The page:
A big, bold and hauntingly beautiful story that captures a defining moment in Australia's history.
Everywhere he looked he saw what Utzon saw. The drama of harbour and horizon, and at night, the star-clotted sky. It held the shape of the possible, of a promise made and waiting to be kept …
In 1965 as Danish architect Jørn Utzon’s striking vision for the Sydney Opera House transforms the skyline and unleashes a storm of controversy, the shadow of the Vietnam War and a deadly lottery threaten to tear the country apart.
Journalist Pearl Keogh, exiled to the women’s pages after being photographed at an anti-war protest, is desperate to find her two missing brothers and save them from the draft. Axel Lindquist, a visionary young glass artist from Sweden, is obsessed with creating a unique work that will do justice to Utzon’s towering masterpiece.
In this big, bold and hauntingly beautiful portrait of art and life, Shell captures a world on the brink of seismic change though the eyes of two unforgettable characters caught in the eye of the storm.
And reminds us why taking a side matters.
‘A luminous look at a city at a time of change, a time when the building of the Sydney Opera House was a reach for greatness.’ The New York Times
‘Olsson’s writing is beautiful, captivating, and is enough in itself to recommend this book … Her descriptions are vivid, evocative.’ New York Journal of Books
‘A classic in the making.’ Australian Financial Review
‘Evocative, learned and moving...’ The Sunday Times UK
‘A shimmering love letter to Sydney, with the husk of the emerging Opera House its beating heart … Required reading’ Australian Women’s Weekly
‘Olsson transcribes Sydney into an exquisite visual palette, forcing the reader to pay attention to her stunning language. A complex and provocative novel of ideas.’ Sydney Morning Herald
‘This is a novel with a sharp eye, a warm heart and sprawling ambitions, painted on the most splendid canvas of all.’ The Australian
‘Beautiful and glowing … a book that glows with golden light, with arguments about art and belief, while it is also infused with the politics of its characters and its time.’ The Bookshelf, ABC
is a novel packed with ideas, rich in detail and dense with research … as clear and delicate as liquid glass … ’ New Zealand Listener
‘Like a melody that resonates long after the song ends, this is one of those rare books that lingers in the readers mind … ’ The Sunday Telegraph
‘A beautifully crafted, spellbinding story of love, loss and identity, set in the shadow of the Vietnam War, for readers who loved All the Light We Cannot See
and The Goldfinch
‘This narrative of war and hope, the old and the new world, makes Shell
a novel of energy and enlightenment, and, to boot, a source of delightful reading.’ Tom Keneally
‘A timely reminder of the importance of making a stand on the things that really matter...’ Booktopia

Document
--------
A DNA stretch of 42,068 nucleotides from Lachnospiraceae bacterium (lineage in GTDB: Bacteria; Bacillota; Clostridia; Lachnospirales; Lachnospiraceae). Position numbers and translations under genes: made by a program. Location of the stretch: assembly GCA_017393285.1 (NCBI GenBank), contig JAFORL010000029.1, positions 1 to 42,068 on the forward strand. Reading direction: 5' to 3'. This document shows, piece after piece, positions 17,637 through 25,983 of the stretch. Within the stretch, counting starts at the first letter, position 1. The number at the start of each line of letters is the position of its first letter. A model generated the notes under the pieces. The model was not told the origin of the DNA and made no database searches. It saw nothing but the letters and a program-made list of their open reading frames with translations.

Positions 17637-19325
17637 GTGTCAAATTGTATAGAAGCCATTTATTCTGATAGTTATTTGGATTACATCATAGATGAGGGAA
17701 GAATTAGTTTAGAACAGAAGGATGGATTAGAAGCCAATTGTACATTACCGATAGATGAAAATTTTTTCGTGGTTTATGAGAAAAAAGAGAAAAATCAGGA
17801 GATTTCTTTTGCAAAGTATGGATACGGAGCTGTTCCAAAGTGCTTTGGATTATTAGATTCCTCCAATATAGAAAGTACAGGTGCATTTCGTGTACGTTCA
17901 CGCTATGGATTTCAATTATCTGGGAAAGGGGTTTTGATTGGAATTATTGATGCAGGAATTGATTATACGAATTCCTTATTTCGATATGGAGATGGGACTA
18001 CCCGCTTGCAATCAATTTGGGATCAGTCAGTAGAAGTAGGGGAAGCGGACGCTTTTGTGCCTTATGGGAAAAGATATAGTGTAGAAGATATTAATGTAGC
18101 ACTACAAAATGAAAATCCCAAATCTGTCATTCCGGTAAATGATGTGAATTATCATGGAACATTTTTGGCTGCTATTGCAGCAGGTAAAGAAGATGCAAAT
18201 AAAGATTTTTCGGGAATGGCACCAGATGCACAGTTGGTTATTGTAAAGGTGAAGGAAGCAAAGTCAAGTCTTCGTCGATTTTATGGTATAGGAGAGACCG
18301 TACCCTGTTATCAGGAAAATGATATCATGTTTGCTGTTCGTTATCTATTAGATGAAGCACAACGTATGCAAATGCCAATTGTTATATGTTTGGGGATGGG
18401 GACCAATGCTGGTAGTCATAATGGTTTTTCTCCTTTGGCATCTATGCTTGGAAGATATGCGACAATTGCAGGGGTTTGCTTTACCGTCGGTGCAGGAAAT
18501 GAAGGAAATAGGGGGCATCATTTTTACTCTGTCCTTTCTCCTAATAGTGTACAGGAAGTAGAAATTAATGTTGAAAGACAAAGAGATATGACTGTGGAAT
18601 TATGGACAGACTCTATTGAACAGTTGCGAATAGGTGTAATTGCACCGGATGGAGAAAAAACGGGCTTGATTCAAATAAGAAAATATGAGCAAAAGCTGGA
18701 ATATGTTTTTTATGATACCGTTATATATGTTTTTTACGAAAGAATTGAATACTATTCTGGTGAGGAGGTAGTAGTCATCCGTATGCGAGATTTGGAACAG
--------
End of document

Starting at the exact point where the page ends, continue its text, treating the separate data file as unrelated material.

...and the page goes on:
‘Olsson uses the building of the Sydney Opera House as the backdrop for a contemplative story of personal guilt and political upheaval.’ Publishers Weekly
‘It has a sensory aesthetic and a gentle fluidity’ The Guardian
‘Olsson delivers a brilliant snapshot of the swinging sixties, a poignant story of family and of emotional upheaval, with hope running like a thread of gold throughout all that happens.’ Better Reading
‘Olsson's subtle and nuanced tale displays how deeply the past - or at least one's perception of it - informs life in the present.’ Kirkus Reviews‘
A beautifully crafted novel about a fascinating time in our history. There is a luminous precision in every sentence.’ Heather Rose
, award-winning author of The Museum of Modern Love
is a brilliant and beautiful novel, full of lyrical grace and sensitive observation … And at its centre: the Sydney Opera House; not simply an icon, but reimagined as art object, aspiration, and a kind of international dream …’ Gail Jones,
award-winning author of Five Bells
and The Death of Noah Glass
sanctifies the greatest of our ideas and being, from love, courage and betrayal to creation and dissent … It’s the kind of book that opens out its readers, making them think and feel. It’s the kind of book I’ll carry with me for all time’ Ashley Hay, award-winning author of The Railwayman’s Wife
is a masterful novel, as ethereal and shimmering and magical as the book’s beating heart, the Sydney Opera House … It’s fair to say that Shell
shares its majesty’ Matthew Condon, award-winning author of The Trout Opera and Three Crooked Kings
‘Olsson’s American debut features lyrical writing that brings the cultural upheaval of 1960s Australia vividly to life, and readers who appreciate leisurely paced, thoughtful literary fiction will savour each word of this emotional story of two people – and a country – reckoning with their past and future.’ Booklist
‘It’s my Book of the Year, and it might even be the Book of the Decade, in the same way that Kim Scott’s That Deadman Dance
turned out to be a Book of the Decade, for me.’ Lisa Hill, ANZlitlovers.com
‘Beautifully written and historically significant … Olsson writes almost pointillist prose, her narrative illuminated by vivid dabs of insight, images that speak intimately to heart and eye.’ Adelaide Advertiser
‘This is a novel the reader experiences on the skin as well as in the imagination … the narrative is a glinting prism through which Olsson examines questions of ethical, emotional, and creative life ’ Susan Wyndham, Australian Book Review
‘Sweeping and uniquely Australian novel of art and culture, love and destiny.’ Fraser Coast Chronicle
‘This masterfully written historical novel will be one of the most captivating books you will read the summer’ Gleebooks Summer Reading Guide